Neil, > I am using a simple PostgreSQL 7.3 database in a soft-realtime > application.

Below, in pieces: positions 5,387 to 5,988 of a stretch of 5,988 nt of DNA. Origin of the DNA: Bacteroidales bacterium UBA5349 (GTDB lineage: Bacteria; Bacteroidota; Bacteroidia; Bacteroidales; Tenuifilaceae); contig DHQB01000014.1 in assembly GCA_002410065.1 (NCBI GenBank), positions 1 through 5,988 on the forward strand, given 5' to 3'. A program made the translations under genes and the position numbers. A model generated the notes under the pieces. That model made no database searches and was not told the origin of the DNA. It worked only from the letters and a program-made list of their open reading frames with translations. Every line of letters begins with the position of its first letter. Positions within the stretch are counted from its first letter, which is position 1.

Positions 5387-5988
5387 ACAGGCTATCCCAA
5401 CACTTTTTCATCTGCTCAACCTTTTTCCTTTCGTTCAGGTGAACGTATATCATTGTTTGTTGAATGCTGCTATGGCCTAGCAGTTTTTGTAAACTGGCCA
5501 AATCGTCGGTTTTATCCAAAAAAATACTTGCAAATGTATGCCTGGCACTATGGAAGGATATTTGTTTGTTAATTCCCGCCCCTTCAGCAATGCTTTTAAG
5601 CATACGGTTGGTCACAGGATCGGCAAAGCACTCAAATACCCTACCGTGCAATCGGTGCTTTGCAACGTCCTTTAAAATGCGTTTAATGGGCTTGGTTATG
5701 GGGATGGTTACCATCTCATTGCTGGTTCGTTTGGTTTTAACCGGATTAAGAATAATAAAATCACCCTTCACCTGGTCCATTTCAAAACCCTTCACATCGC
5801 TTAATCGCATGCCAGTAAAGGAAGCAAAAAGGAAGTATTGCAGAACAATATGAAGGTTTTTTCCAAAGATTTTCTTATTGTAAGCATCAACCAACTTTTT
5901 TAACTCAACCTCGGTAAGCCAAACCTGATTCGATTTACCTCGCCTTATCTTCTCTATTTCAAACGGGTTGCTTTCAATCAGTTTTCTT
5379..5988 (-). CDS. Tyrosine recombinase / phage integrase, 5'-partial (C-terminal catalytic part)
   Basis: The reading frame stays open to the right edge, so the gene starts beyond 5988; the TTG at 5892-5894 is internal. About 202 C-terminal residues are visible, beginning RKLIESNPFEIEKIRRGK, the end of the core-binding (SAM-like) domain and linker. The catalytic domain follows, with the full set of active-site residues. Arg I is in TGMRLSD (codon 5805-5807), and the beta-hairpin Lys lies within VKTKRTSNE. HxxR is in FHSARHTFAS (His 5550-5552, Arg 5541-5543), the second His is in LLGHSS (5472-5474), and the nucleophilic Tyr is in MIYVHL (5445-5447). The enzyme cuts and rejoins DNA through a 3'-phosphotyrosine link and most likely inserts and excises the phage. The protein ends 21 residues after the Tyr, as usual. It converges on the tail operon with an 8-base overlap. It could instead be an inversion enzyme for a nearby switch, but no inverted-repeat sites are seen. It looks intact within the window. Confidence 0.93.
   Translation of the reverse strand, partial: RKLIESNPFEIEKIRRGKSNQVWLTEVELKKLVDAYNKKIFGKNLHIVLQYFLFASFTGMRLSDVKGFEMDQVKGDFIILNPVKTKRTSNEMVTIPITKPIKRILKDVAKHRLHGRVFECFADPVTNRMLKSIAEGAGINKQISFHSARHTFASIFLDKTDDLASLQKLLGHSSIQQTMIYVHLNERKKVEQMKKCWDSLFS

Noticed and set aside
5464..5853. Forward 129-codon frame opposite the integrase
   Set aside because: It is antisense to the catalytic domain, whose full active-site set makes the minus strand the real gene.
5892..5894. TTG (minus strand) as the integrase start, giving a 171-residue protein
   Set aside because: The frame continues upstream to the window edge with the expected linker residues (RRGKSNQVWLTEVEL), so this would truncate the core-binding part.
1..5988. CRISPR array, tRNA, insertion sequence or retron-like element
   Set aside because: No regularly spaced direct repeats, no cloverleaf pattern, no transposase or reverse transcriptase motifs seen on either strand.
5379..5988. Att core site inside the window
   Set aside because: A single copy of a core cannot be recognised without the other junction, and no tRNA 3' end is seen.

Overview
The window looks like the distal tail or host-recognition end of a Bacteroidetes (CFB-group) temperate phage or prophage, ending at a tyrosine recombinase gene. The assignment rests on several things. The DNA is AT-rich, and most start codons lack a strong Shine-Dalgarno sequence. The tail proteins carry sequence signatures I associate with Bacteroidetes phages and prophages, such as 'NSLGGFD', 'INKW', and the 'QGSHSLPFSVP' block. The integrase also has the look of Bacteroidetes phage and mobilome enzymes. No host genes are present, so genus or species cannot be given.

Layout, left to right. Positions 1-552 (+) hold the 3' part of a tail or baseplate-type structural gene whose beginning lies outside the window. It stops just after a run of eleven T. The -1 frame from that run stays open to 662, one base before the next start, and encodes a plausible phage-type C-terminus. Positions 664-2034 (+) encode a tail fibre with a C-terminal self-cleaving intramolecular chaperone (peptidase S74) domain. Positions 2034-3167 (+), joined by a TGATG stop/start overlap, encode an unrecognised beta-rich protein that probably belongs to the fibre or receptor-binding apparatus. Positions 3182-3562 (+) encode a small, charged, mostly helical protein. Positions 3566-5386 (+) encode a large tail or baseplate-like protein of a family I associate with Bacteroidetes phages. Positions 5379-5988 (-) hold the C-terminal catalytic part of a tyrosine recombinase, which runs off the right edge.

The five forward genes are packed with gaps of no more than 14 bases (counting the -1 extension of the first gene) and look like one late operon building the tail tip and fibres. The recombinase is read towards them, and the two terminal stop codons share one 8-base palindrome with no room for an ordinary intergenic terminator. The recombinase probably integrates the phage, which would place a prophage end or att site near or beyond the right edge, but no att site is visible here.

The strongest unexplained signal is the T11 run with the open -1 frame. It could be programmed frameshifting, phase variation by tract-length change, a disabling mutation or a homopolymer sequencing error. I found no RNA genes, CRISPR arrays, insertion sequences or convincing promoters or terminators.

Then you're not going to like the answer I have for you, see below. > I have a problem where an update on a record within a (fully indexed) > table containing less than ten records needs to occur as fast as > possible. Have you considered dropping the indexes? On such a small table, they won't be used, and they are detracting significantly from your update speed. > Immediately after performing a vaccum, updates take upto 50 milliseconds > to occur, however the update performance degrades over time, such that > after a few hours of continuous updates, each update takes about half a > second. Regular vacuuming improves the performance temporarily, but > during the vacuum operation (which takes upto 2 minutes), performance of > concurrent updates falls below an acceptable level (sometimes > 2 > seconds per update). This is "normal" depending on your platform and concurrent activity. More frequent vacuums would take less time each. What is your max_fsm_pages set to? Increasing this may decrease the necessity of vacuums as well as speeding them up. Also, are you vacuuming the whole DB or just that table? 2 mintues seems like a long time; I can vacuum a 100GB database in less than 4. > Is there a way to disable this behaviour such that an update operation > would overwrite the current record and does not generate an outdated > tuple each time? (My application does not need transactional support). No. Our ACID Transaction compliance depends on "that behaviour" (MVCC). We don't offer PostgreSQL in a "non-ACID mode". If your application truly does not need transactional support, you may want to consider an embedded database instead, such as BerkeleyDB or SQLite. PostgreSQL has a *lot* of "baggage" associated with having 99.99% incorruptable transactions. Alternately, you may also want to take a look at TelegraphCG, a derivative of PostgreSQL designed to handle "streaming data". They may have already conquered some of your difficulties for you. http://telegraph.cs.berkeley.edu/ Were I you, I would start with tuning the database first through PostgreSQL.conf and a careful look at my hardware usage and DB maintenance. Then I would consider testing 8.0, which has some specific improvements designed to address some of the problems you are having. Particularly, Jan's Background Writer and Lazy Vacuum. -- Josh Berkus Aglio Database Solutions San Francisco ---------------------------(end of broadcast)--------------------------- TIP 5: Have you checked our extensive FAQ? http://www.postgresql.org/docs/faqs/FAQ.html